The best of EcoWatch, right in your inbox. Sign up for our email newsletter!
President Obama Tweets First Blue Marble Photo in 43 Years
NASA's new Deep Space Climate Observatory (DSCOVR) satellite has released a stunning, new Blue Marble photo for the first time in four decades, prompting President Obama to tweet a gentle reminder "that we need to protect the only planet we have."
— President Obama (@POTUS) July 20, 2015
The image above was taken on July 6 literally one million miles away and is the first Blue Marble photo of our planet since 1972, when the now-iconic photo of our glistening world was snapped by the American crew of the Apollo 17 spacecraft.
"Turns out," as NASA astronaut Scott Kelly wrote on the White House's Medium page, "It’s quite tricky to take a good photo of the entire Earth." Other images you've seen of Earth are composites assembled from multiple different shots.
— Scott Kelly (@StationCDRKelly) July 20, 2015
EcoWatch readers know that it's more important than ever to preserve our environment from the dire effects of climate change, and President Obama has spoken out on this issue many times before.
At his Earth Day speech delivered at the Everglades National Park this past April, the commander-in-chief emphasized this message clearly:
"This is a problem now. It has serious implications for the way we live right now. Stronger storms. Deeper droughts. Longer wildfire seasons. The world’s top climate scientists are warning that a changing climate already affects the air that our children are breathing."
At the end of his speech, Obama concluded that we must all be planetary stewards to ensure the safety of future generations:
"We are blessed with the most beautiful God-given landscape in the world. It’s an incredible bounty that’s been given to us. But we’ve got to be good stewards for it. We have to take care of it. We only get to enjoy things like our amazing national parks because great Americans like Teddy Roosevelt and Marjory Stoneman Douglas and a whole bunch of ordinary folks whose name aren’t in the history books, they fought to protect our national inheritance. And now it’s our turn to ensure that this remains the birthright of all Americans for generations to come. So many people here are active in your communities, doing what’s needed. The young people who are here, the next generation, they’re way ahead of us in understanding how important this is. Let’s make sure we don’t disappoint them. Let’s stand up and do what’s right before it’s too late."
Following POTUS' tweet, plenty fellow Twitter users sent responses. Here are some of my favorites:
Agreed @POTUS, even more justification to push for a new #climate #deal in #Paris. @NASA https://t.co/bewwvHfi7r — NN Themvu Projects (@themvup) July 21, 2015
— mat (@Matouloulou) July 21, 2015
@POTUS @NASA Absolutely. So let's put a stop to #TPP before it breaks things even more. — Jack Phoenix (@BohemianPaladin) July 21, 2015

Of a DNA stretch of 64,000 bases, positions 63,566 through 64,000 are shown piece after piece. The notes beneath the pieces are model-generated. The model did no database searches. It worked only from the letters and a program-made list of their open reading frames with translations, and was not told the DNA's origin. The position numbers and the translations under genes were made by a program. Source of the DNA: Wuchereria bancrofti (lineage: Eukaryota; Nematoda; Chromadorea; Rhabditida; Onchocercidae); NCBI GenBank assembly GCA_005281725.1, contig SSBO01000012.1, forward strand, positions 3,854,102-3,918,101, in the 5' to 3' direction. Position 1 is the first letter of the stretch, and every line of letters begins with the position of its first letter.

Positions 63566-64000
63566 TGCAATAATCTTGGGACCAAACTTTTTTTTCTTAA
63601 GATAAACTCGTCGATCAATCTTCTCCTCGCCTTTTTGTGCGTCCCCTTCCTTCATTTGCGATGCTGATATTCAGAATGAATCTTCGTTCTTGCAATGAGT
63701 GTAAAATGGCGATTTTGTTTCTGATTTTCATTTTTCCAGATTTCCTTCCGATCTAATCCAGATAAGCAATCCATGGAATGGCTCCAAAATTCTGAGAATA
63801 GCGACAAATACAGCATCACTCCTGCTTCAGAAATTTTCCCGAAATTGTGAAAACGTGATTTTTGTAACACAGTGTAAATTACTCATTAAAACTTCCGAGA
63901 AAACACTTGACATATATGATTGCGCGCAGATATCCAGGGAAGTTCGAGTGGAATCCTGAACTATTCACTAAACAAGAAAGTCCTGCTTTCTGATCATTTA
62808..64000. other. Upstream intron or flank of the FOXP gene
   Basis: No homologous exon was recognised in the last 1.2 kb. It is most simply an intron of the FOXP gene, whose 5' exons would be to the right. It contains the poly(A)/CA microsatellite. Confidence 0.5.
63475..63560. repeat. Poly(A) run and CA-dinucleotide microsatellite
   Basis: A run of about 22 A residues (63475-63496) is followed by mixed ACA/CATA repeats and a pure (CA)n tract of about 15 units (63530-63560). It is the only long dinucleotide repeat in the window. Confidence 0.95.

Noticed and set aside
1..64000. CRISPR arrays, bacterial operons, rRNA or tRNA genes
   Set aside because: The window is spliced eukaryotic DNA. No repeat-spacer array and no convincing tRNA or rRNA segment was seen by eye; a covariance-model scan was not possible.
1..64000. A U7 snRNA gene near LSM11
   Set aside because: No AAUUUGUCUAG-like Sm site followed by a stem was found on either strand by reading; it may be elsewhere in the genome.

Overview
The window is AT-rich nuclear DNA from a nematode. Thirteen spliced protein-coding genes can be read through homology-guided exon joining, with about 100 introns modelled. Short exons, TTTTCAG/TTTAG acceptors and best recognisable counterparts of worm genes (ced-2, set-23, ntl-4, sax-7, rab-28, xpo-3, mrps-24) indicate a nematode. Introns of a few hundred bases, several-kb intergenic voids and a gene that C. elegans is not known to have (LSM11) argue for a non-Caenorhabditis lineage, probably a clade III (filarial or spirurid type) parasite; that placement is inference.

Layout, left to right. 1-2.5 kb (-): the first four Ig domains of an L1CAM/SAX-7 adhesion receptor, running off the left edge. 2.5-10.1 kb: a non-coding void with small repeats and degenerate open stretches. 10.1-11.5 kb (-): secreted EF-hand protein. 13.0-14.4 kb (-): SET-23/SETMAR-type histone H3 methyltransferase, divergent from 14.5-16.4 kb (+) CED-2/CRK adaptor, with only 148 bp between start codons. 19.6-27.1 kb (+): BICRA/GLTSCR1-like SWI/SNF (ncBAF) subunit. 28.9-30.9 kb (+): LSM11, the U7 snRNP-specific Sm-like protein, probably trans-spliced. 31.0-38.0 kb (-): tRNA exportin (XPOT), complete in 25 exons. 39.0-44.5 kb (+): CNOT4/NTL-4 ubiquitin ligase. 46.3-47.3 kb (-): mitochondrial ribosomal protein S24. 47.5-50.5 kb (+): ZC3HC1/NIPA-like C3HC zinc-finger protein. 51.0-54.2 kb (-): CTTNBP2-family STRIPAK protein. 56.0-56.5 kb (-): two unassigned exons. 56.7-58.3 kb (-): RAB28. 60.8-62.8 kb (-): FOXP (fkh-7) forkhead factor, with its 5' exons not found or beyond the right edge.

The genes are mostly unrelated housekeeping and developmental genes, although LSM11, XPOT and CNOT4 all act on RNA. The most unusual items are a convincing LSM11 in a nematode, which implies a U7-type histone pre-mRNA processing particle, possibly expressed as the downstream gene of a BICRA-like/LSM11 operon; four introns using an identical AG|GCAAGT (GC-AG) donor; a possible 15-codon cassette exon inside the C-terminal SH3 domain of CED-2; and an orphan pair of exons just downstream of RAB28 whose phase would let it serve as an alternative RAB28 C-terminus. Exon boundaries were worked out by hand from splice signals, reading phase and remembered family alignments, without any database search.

@POTUS @NASA To protect the only planet we have takes real leadership and new ideas. More energy efficient homes, appliances, cars, etc !!!!
— Tony (@TonyTbriggs) July 21, 2015
The White House's official Twitter also chimed in that DSCOVR will release several more Blue Marbles in the very near future:
The blue marble. It's our home. And soon, @NASA's #DSCOVR will be able to take full snapshots of it every few hours. http://t.co/KLWb0EG992
— The White House (@WhiteHouse) July 21, 2015
YOU MIGHT ALSO LIKE
EcoWatch Daily Newsletter
The Centers for Disease Control has emphasized that washing hands with soap and water is one of the most effective measures we can take in preventing the spread of COVID-19. However, millions of Americans in some of the most vulnerable communities face the prospect of having their water shut off during the lockdowns, according to The Guardian.
Aerial photos of the Sierra Nevada — the long mountain range stretching down the spine of California — showed rust-colored swathes following the state's record-breaking five-year drought that ended in 2016. The 100 million dead trees were one of the most visible examples of the ecological toll the drought had wrought.
Now, a few years later, we're starting to learn about how smaller, less noticeable species were affected.
Natthawat / Moment / Getty Images
Disinfectants and cleaners claiming to sanitize against the novel coronavirus have started to flood the market, raising concerns for the U.S. Environmental Protection Agency (EPA), which threatened legal recourse against retailers selling unregistered products, according to The New York Times.
The global coronavirus pandemic has thrown our daily routine into disarray. Billions are housebound, social contact is off-limits and an invisible virus makes up look at the outside world with suspicion. No surprise, then, that sustainability and the climate movement aren't exactly a priority for many these days.
By Molly Matthews Multedo
Livestock farming contributes to global warming, so eating less meat can be better for the climate.